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Frederick H. Dyer, Compendium of the War of the Rebellion: Regimental Histories 690 0 Browse Search
Col. John M. Harrell, Confederate Military History, a library of Confederate States Military History: Volume 10.2, Arkansas (ed. Clement Anselm Evans) 662 0 Browse Search
Harper's Encyclopedia of United States History (ed. Benson Lossing) 310 0 Browse Search
Wiley Britton, Memoirs of the Rebellion on the Border 1863. 188 0 Browse Search
A Roster of General Officers , Heads of Departments, Senators, Representatives , Military Organizations, &c., &c., in Confederate Service during the War between the States. (ed. Charles C. Jones, Jr. Late Lieut. Colonel of Artillery, C. S. A.) 174 0 Browse Search
Horace Greeley, The American Conflict: A History of the Great Rebellion in the United States of America, 1860-65: its Causes, Incidents, and Results: Intended to exhibit especially its moral and political phases with the drift and progress of American opinion respecting human slavery from 1776 to the close of the War for the Union. Volume II. 152 0 Browse Search
Benson J. Lossing, Pictorial Field Book of the Civil War. Volume 2. 148 0 Browse Search
Horace Greeley, The American Conflict: A History of the Great Rebellion in the United States of America, 1860-65: its Causes, Incidents, and Results: Intended to exhibit especially its moral and political phases with the drift and progress of American opinion respecting human slavery from 1776 to the close of the War for the Union. Volume I. 142 0 Browse Search
Robert Underwood Johnson, Clarence Clough Buell, Battles and Leaders of the Civil War. Volume 3. 132 0 Browse Search
Rebellion Record: a Diary of American Events: Documents and Narratives, Volume 6. (ed. Frank Moore) 130 0 Browse Search
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Browsing named entities in Rebellion Record: a Diary of American Events: Documents and Narratives, Volume 11. (ed. Frank Moore). You can also browse the collection for Arkansas (Arkansas, United States) or search for Arkansas (Arkansas, United States) in all documents.

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New Madrid expedition. Colonel Burrus' report. New Madrid, Mo., August 7. To Brigadier-General Ewing: Have been out seventeen days with a battalion of the Second Cavalry, Missouri State Militia, under Lieutenant-Colonel Heller, detachments of the Second and Third, under Major Wilson, and of the First and Sixth Missouri Cavalry Volunteers, under Captain Prewitt. I had skirmishes with guerillas and bushwhackers, in Mississippi, Stoddard, New Madrid, Pemiscot and Duncan counties, Arkansas, killing considerable numbers of them. We had quite a brisk running fight at Osceola, Arkansas, on the second instant, with Bowen's and McVaigh's companies, of Shelby's command. We captured their camp, killing seven, and took twenty-five prisoners, including Captain Bowen, their commander. On the fourth, at Elksehula, we fought the Second Missouri rebel cavalry, and Conyer's Guthrie's and Darnell's bands of guerrillas, all under the command of Colonel Cowan. We routed them completel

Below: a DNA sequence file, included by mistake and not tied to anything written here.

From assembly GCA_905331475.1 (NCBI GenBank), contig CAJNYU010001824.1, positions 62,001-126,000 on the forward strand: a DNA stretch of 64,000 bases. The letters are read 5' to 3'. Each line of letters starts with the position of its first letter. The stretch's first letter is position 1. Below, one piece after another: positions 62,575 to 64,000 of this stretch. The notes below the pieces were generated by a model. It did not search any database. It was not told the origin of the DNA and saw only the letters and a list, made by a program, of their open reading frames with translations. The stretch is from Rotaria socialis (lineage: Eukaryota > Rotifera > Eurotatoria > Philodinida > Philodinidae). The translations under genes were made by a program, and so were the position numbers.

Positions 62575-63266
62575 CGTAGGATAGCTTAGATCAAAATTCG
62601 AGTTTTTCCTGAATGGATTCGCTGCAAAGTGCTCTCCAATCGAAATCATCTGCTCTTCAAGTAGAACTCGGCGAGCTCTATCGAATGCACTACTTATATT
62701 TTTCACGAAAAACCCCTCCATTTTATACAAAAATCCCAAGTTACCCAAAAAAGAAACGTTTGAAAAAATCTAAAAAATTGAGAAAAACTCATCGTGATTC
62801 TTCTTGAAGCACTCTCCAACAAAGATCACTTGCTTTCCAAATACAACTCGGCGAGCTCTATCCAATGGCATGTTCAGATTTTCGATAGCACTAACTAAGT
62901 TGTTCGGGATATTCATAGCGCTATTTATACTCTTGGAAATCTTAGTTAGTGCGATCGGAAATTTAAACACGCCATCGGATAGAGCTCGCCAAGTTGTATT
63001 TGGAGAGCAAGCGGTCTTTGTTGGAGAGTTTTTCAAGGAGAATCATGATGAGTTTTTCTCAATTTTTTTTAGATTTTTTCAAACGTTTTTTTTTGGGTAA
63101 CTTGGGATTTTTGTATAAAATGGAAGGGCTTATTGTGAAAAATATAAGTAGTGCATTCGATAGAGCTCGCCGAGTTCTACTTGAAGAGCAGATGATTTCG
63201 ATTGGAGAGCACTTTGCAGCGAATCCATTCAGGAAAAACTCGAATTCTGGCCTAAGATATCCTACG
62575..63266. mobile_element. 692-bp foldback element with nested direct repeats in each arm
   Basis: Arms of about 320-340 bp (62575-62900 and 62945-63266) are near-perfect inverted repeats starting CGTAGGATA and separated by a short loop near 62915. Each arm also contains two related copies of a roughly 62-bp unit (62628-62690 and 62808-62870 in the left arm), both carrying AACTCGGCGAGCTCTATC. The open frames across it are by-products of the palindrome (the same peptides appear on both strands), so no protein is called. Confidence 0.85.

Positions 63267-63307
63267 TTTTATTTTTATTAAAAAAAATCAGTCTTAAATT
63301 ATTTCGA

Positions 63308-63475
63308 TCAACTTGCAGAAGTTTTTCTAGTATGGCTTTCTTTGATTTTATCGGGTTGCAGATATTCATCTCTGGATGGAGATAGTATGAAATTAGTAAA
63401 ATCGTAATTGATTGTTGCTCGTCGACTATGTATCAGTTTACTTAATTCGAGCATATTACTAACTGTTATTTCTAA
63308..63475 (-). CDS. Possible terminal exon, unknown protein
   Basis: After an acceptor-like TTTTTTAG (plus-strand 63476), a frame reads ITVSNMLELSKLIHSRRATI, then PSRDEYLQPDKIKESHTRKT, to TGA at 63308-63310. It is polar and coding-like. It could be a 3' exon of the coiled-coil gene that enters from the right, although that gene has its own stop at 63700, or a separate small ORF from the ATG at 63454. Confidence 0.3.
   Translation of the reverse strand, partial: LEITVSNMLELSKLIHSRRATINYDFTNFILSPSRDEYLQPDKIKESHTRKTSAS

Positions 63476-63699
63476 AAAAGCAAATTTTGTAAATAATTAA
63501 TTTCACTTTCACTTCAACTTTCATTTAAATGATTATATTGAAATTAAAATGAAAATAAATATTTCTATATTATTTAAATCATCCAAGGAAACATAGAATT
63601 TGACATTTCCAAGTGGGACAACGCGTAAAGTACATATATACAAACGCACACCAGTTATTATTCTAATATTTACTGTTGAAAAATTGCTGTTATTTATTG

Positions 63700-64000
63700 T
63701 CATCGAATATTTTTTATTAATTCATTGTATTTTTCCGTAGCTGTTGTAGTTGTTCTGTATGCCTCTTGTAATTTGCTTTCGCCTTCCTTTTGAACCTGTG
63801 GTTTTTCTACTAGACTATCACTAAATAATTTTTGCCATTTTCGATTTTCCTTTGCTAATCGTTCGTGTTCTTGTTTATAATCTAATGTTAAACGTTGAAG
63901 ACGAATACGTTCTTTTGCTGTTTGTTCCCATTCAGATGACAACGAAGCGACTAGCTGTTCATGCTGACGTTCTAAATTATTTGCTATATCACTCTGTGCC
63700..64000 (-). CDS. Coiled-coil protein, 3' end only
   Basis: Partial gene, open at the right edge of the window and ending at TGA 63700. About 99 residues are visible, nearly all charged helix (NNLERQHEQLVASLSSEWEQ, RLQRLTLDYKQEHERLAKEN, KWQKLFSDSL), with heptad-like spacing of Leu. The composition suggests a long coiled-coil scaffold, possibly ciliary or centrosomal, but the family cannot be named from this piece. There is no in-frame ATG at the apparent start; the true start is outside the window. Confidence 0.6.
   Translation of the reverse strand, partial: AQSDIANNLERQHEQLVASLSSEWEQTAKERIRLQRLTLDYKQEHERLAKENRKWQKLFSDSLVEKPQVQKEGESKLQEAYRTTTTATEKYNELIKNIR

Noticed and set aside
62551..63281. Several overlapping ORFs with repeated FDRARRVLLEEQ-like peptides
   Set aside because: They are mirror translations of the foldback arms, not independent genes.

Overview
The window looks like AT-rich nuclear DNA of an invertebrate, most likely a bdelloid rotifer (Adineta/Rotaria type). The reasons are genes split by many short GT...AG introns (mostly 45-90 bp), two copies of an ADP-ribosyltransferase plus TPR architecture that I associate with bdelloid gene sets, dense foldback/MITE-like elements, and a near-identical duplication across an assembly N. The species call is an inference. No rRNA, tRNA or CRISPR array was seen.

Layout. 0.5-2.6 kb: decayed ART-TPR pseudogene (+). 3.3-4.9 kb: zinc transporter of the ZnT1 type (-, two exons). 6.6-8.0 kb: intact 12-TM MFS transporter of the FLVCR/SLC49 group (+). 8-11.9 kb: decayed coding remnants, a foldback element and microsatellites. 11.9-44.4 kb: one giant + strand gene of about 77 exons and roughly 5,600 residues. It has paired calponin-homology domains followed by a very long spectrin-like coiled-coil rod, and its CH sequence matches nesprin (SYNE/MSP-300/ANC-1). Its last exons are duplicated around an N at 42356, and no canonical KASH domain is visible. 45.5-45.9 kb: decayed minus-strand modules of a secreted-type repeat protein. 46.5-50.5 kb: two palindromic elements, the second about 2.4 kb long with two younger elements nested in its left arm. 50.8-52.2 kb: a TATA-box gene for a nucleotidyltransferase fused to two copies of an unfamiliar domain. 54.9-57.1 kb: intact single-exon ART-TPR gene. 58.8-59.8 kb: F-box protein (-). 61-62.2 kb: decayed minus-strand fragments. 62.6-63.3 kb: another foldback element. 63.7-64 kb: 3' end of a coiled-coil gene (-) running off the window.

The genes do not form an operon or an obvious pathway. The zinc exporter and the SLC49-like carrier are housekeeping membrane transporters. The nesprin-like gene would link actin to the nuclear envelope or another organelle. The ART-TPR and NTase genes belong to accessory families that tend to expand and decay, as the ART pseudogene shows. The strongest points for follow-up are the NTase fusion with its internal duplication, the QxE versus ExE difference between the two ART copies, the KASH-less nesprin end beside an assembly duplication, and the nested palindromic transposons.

web — the tout ensemble presenting the appearance of a Johnny run to seed. Cheatham was of the opinion that the war would be settled by treaty, as neither party could conquer. He was satisfied that we had so completely revolutionized Missouri, Arkansas, Tennessee, Kentucky, West Virginia, Maryland and Louisiana, that they would never form part of the Confederacy. He virtually admitted that he was only fighting from principle, and not for the love of the Southern Confederacy. When Tennessee passed the ordinance of secession, he went with it, and as he had cast his lot, he did not feel disposed to back down. Hindman hails from Arkansas, and has the reputation of being a confirmed gambler and blackleg. He does not command the respect of his own troops, and by his brother-officers is despised. In appearance he is quite dressy. His auburn hair flows in ringlets over his shoulders, and it is said a light mulatto girl dresses it for him every morning. Great praise is due to the reb
all garrison at and near the mouth of the Rio Grande. All the balance of the vast territory of Arkansas, Louisiana, and Texas, was in the almost undisputed possession of the enemy, with an army of prt the one half, or forty thousand men, with the bands of guerrillas scattered through Missouri, Arkansas, and along the Mississippi river, and the disloyal character of much of the population, compellrture for such an expedition; also, that I had directed General Steele to make a real move from Arkansas, as suggested by him (General Banks,) instead of a demonstration, as Steele thought advisable. d he would be able to check Price and drive him back; while the forces under General Steele, in Arkansas, would cut off his retreat. On the twenty-sixth day of September, Price attacked Pilot Knob, as artillery and trains, and a large number of prisoners. He made a precipitate retreat to Northern Arkansas. The impunity with which Price was enabled to roam over the State of Missouri for a long
alf, the rest of the army waiting for them; and when they did join us, and we came up to the rebels, General Meade changed his mind, again refused to attack, and marched the army back to Culpepper. Shortly after this campaign I was ordered to the Department of the Missouri, and my connection with the Army of the Potomac ceased. campaign of Price in Missouri. The rebel General Price, with twenty-five thousand men and eighteen pieces of artillery, invaded the State of Missouri, from Arkansas, in October, 1864. He attacked the field-work near Pilot Knob, in the south-eastern part of the State and, although he was repulsed, the garrison abandoned the work and fled to Rolla, some sixty miles to the south-west, where two brigades of cavalry were stationed. Price then moved up toward Franklin, and threatened Saint Louis. General A. J. Smith's command was thrown out to Franklin to cover that place, when Price turned off to Jefferson City, destroying the railroads as he went along;